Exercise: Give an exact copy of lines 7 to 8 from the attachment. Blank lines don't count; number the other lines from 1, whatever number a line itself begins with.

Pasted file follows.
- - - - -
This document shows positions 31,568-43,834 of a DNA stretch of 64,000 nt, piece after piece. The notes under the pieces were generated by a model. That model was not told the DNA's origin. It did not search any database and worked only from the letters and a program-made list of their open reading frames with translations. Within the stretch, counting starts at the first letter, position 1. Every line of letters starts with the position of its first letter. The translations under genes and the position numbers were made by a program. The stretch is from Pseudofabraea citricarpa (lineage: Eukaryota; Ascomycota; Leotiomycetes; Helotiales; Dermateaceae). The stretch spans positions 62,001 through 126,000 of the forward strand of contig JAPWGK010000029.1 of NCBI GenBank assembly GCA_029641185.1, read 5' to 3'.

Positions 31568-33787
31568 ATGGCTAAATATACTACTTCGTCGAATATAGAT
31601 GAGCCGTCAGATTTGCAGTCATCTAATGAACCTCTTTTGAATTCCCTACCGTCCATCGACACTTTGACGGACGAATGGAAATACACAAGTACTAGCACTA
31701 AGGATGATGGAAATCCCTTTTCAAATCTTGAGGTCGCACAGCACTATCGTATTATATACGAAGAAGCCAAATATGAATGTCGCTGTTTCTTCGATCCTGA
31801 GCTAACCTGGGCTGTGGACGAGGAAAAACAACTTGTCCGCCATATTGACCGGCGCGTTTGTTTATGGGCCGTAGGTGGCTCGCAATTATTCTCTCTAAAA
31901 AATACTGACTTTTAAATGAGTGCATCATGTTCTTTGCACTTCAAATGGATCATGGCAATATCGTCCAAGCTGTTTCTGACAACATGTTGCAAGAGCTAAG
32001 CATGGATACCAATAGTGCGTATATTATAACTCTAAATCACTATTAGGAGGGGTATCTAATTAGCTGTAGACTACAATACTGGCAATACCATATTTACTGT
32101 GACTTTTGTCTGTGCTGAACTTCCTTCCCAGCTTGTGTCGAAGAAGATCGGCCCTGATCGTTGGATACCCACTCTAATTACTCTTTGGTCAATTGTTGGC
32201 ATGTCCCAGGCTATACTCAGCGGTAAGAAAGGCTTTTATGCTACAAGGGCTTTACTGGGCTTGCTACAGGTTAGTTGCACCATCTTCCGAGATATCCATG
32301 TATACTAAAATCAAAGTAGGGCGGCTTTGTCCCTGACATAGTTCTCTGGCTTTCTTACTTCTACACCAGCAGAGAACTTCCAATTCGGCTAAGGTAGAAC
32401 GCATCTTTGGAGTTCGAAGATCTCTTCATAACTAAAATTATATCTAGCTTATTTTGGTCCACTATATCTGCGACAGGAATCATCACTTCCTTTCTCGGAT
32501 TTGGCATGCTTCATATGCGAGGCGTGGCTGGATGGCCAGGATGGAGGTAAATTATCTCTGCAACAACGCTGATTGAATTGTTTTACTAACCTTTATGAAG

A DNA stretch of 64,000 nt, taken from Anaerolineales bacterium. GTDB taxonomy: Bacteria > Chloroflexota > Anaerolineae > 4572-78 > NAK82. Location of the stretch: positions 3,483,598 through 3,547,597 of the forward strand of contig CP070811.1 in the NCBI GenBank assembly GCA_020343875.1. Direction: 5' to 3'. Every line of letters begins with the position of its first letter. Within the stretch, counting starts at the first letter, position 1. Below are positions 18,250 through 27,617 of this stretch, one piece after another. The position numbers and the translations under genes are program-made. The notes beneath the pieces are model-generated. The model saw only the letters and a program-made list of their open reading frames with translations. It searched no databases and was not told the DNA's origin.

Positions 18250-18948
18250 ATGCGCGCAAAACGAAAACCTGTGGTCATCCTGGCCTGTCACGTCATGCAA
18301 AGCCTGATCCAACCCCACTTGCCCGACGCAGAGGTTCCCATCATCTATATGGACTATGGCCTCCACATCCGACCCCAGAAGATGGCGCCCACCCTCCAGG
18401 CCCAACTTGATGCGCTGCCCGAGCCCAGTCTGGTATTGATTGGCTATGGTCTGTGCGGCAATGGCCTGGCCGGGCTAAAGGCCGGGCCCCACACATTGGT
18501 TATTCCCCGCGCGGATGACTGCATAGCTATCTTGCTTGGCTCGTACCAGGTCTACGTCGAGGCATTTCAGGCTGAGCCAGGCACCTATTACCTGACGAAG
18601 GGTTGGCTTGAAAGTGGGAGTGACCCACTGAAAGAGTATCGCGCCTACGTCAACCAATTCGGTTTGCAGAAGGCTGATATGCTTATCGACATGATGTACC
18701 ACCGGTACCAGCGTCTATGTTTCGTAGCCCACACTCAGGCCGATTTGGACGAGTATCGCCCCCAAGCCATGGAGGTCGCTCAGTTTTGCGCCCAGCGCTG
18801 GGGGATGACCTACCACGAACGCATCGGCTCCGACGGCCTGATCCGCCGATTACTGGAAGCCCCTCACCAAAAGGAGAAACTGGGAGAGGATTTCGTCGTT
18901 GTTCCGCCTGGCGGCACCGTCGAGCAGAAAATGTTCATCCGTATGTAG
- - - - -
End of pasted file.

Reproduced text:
31901 AATACTGACTTTTAAATGAGTGCATCATGTTCTTTGCACTTCAAATGGATCATGGCAATATCGTCCAAGCTGTTTCTGACAACATGTTGCAAGAGCTAAG
32001 CATGGATACCAATAGTGCGTATATTATAACTCTAAATCACTATTAGGAGGGGTATCTAATTAGCTGTAGACTACAATACTGGCAATACCATATTTACTGT